By Dana S. Mar
The North American Post
On April 14 at 9:26 p.m., Kumamoto in Kyushu experienced a magnitude 6.2 earthquake foreshock and then, on Saturday, April 16, a 7.0 magnitude main quake at 1:25 a.m.
Citizens and tourists trapped in the Kumamoto area have felt hundreds of aftershocks, some of which can be found video-recorded on Twitter and YouTube. According to the Japan National Tourism Organization, a few domestic flights to Kumamoto Airport are still in operation, but all departing and all international flights to and from the airport have been cancelled.
More information on railways, expressways and other modes of transportation can be found at <www.jnto.go.jp/eq/kumamoto.html>.
Over 3,000 people have been reported injured and, as of most recent news on Monday, 41 dead. Citizens are advised to be careful as aftershocks ranging from magnitude 3 to 5 continue to occur, particularly with rain in the forecast, which could create even greater problems in conjunction with the tremors.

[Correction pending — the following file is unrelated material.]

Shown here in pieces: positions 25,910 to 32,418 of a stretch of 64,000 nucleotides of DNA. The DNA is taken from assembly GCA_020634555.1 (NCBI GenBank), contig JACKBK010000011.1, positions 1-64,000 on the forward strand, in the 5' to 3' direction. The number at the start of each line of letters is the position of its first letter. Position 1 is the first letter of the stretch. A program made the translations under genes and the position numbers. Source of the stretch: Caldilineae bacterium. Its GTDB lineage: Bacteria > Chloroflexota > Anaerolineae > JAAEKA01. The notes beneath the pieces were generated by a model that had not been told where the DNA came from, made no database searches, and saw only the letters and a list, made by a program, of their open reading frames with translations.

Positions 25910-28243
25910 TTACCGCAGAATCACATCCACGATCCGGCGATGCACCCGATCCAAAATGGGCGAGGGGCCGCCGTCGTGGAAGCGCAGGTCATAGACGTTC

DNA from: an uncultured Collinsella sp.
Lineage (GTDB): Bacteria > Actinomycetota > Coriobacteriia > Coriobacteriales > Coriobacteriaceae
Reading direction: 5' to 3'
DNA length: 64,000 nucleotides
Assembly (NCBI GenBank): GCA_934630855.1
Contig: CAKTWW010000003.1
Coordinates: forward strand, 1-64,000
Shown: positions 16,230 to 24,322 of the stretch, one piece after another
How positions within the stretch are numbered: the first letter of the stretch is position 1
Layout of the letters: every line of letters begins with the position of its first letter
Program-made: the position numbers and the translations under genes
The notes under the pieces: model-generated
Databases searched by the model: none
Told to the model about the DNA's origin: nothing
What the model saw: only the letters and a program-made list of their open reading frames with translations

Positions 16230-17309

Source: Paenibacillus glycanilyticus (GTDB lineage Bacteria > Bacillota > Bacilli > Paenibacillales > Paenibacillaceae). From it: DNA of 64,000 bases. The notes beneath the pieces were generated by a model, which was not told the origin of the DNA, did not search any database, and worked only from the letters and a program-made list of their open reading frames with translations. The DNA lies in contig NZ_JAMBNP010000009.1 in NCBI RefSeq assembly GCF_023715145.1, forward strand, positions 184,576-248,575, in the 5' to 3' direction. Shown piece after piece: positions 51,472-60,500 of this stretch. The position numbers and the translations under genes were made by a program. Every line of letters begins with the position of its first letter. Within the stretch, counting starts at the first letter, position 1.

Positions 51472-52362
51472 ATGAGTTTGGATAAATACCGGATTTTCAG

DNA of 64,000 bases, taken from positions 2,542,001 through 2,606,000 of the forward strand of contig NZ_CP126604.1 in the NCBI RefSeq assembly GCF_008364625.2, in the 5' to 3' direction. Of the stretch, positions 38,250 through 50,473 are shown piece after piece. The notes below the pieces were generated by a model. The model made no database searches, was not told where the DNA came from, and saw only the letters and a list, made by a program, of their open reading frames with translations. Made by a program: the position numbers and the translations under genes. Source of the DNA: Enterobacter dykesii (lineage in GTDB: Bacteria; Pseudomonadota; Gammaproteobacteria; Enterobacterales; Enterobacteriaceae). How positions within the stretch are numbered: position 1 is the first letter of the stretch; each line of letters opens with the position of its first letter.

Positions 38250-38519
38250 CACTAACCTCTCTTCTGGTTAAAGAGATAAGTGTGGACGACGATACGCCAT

According to those who have contact with residents in Kumamoto, conditions of roads and bridges, some of which are almost entirely buckled, are making it difficult to send supplies out to those who need them. While supplies appear sufficient in shelters and there are reports of running water and electricity in Kumamoto City, communities and individuals still living in their houses are finding it difficult to obtain necessities. Many who fear sleeping in their potentially unstable homes while the aftershocks continue have taken to sleeping in their cars. However, according to one source, over twenty individuals–one of whom has died–have been diagnosed with “economy class syndrome” as a result.
The three initial earthquakes have been the largest since the 2011 Great East Japan Earthquake. Relief efforts, including activities in Seattle, and rescues are still being made. More information can be found on page 1. In the meantime, we pray for the safety of Kumamoto and its people.